Media Manipulation ArticlesExcerpts of Key Media Manipulation Articles in Major Media
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This week, Rep. Byron Donald (R-Fla.) tried to do the impossible. After he and his colleagues presented a labyrinth of LLC shell companies and accounts used to funnel as much as $10 million to Biden family members, Donald tried to induce the press to show some interest in the massive corruption scandal. "For those in the press, this easy pickings & Pulitzer-level stuff right here," he pleaded. Despite showing nine Biden family members allegedly receiving funds from corrupt figures in Romania, China and other countries, The New Republic quickly ran a story headlined "Republicans Finally Admit They Have No Incriminating Evidence on Joe Biden." For many of us, it was otherworldly. A decade ago, when then-Vice President Joe Biden was denouncing corruption in Romania and Ukraine and promising action by the United States, massive payments were flowing to his son Hunter Biden and a variety of family members, including Biden grandchildren. The brilliance of the Biden team was that it invested the media in this scandal at the outset by burying the laptop story as "Russian disinformation" before the election. That was, of course, false, but it took two years for most major media outlets to admit that the laptop was authentic. But the media then ignored what was on that "authentic laptop." Hundreds of emails detailed potentially criminal conduct and raw influence peddling in foreign countries. The media simply fails to see the story.
We celebrate World Press Freedom Day in May as a reminder that the role of news organizations is to speak truth to power. It's an occasion to remember three people who exemplify the need to speak the truth: Daniel Ellsberg of Pentagon Papers fame and Julian Assange of WikiLeaks; and also of Chelsea Manning, without whom we would not have the proof of what the United States was doing, not only in Iraq and Afghanistan but all across the globe. Ellsberg's Pentagon Papers were a mere 7,000 pages, and he photocopied them by hand. Chelsea Manning's "papers", which Assange outed, earning the U.S. government's enmity, consisted of about 750,000 documents. Assange and WikiLeaks that made possible for Manning's information to reach people across the globe. And even when he and Manning have been arrested, jailed and isolated, the information on Wikileaks still continues to be accessible to all of us. Even today the Baghdad video of Collateral Murder, posted on WikiLeaks, was seen across the world and brought home that the United States was lying and involved in a massive cover-up of its war crimes. The Diplomatic Cables on Wikileaks informed the Tunisian people about the kleptocratic rule of the Ben Ali family and started what was later named as Arab Spring. Just as the surveillance state has invaded every nook and corner of our lives, the pathological need of the surveillance state to access and store all this information also makes the state porous and vulnerable.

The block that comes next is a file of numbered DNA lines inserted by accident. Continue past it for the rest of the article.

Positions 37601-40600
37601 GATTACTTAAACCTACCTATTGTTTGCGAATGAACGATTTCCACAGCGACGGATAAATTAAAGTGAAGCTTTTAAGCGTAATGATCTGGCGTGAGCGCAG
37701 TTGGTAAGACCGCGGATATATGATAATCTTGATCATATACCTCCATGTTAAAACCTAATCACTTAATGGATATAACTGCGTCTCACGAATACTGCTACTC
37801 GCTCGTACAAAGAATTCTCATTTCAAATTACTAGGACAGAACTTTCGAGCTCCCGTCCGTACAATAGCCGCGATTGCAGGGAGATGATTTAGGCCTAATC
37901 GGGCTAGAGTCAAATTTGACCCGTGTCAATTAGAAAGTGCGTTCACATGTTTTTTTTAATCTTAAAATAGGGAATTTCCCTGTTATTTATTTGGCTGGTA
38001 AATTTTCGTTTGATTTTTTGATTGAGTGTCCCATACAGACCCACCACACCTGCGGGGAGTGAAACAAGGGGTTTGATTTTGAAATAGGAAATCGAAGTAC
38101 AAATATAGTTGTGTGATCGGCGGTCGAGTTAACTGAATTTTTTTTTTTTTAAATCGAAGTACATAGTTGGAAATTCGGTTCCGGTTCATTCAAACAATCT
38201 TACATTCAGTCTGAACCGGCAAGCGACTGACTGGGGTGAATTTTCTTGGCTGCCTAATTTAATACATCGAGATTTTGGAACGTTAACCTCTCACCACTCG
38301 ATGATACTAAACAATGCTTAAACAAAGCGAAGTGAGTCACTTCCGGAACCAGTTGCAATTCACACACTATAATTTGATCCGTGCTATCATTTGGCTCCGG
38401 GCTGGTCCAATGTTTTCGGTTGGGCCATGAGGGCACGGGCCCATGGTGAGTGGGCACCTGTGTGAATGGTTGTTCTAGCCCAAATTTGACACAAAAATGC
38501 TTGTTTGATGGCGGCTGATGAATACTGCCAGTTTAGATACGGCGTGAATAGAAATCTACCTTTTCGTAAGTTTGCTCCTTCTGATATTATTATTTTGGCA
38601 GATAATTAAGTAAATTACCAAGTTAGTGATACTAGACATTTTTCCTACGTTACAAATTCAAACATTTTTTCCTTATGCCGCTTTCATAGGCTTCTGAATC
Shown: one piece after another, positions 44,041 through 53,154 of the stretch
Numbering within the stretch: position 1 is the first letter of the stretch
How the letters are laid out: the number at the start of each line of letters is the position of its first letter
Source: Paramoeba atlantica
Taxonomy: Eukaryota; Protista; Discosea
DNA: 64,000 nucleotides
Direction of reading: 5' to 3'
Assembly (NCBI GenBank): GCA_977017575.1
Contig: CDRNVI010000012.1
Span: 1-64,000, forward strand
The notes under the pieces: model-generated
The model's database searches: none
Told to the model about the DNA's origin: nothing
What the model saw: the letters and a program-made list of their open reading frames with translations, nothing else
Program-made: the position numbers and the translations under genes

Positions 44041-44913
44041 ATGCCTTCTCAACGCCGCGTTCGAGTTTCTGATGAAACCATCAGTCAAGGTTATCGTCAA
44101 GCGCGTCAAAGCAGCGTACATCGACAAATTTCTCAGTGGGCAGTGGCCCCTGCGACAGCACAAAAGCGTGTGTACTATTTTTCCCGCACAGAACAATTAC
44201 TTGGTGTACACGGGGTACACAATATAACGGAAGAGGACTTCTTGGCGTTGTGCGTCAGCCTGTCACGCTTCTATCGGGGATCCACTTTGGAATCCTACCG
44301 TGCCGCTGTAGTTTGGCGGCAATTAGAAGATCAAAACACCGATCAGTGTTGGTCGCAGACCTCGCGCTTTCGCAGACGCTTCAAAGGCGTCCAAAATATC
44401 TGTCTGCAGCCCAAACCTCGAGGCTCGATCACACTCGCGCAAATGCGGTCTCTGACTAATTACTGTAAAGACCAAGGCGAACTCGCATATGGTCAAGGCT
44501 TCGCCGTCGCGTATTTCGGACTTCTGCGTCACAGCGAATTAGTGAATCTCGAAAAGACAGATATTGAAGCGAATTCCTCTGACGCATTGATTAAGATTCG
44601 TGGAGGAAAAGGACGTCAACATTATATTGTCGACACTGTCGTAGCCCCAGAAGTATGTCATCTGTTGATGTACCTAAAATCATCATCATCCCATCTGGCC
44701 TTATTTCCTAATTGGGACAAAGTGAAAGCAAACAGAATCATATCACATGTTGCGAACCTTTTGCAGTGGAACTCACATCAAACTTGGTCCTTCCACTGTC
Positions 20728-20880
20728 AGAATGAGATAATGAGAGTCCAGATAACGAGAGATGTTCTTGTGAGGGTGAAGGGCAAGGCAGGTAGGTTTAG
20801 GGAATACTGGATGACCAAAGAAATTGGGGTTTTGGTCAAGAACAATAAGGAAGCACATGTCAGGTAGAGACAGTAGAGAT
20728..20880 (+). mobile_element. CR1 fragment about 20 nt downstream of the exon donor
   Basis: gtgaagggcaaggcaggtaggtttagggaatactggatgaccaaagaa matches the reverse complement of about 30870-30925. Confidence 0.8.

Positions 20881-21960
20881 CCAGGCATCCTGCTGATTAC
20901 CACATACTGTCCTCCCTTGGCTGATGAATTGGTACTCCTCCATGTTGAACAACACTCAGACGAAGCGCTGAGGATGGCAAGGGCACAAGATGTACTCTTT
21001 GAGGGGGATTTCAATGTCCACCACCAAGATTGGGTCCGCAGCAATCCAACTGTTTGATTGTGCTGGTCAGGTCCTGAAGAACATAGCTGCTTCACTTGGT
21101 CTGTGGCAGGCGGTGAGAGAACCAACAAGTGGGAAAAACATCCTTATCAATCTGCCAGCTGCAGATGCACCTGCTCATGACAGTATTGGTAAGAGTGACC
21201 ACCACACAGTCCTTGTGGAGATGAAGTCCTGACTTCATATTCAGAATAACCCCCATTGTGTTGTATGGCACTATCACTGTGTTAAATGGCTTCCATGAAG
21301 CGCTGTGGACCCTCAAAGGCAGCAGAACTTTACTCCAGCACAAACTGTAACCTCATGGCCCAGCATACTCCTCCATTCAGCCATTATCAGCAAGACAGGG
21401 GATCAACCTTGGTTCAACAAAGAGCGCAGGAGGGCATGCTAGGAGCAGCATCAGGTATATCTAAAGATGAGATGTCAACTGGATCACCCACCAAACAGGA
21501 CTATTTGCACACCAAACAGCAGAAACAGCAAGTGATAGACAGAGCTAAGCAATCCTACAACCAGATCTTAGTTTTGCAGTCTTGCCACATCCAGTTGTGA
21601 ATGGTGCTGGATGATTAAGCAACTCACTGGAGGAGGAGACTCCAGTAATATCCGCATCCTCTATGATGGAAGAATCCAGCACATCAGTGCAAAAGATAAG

Maya Jones* was only 13 when she first walked through the door of Courtney's House, a drop-in centre for victims of child sex trafficking. When she was 12, she had started receiving direct messages on Instagram from a man she didn't know. She decided to meet him in person. Then came his next request: "Can you help me make some money?" According to Frundt, Maya explained that the man asked her to pose naked for photos, and to give him her Instagram password so that he could upload the photos to her profile. Frundt says Maya told her that the man, who was now calling himself a pimp, was using her Instagram profile to advertise her for sex. The internet is used by human traffickers as "digital hunting fields", allowing them access to both customers and potential victims, with children being targeted by traffickers on social media platforms. The biggest of these, Facebook, is owned by Meta, the tech giant whose platforms, which also include Instagram, are used by more than 3 billion people. In 2020, according to a report by US-based not-for-profit the Human Trafficking Institute, Facebook was the platform most used to groom and recruit children by sex traffickers (65%), based on an analysis of 105 federal child sex trafficking cases that year. The HTI analysis ranked Instagram second most prevalent, with Snapchat third. While Meta says it is doing all it can, we have seen evidence that suggests it is failing to report or even detect the full extent of what is happening.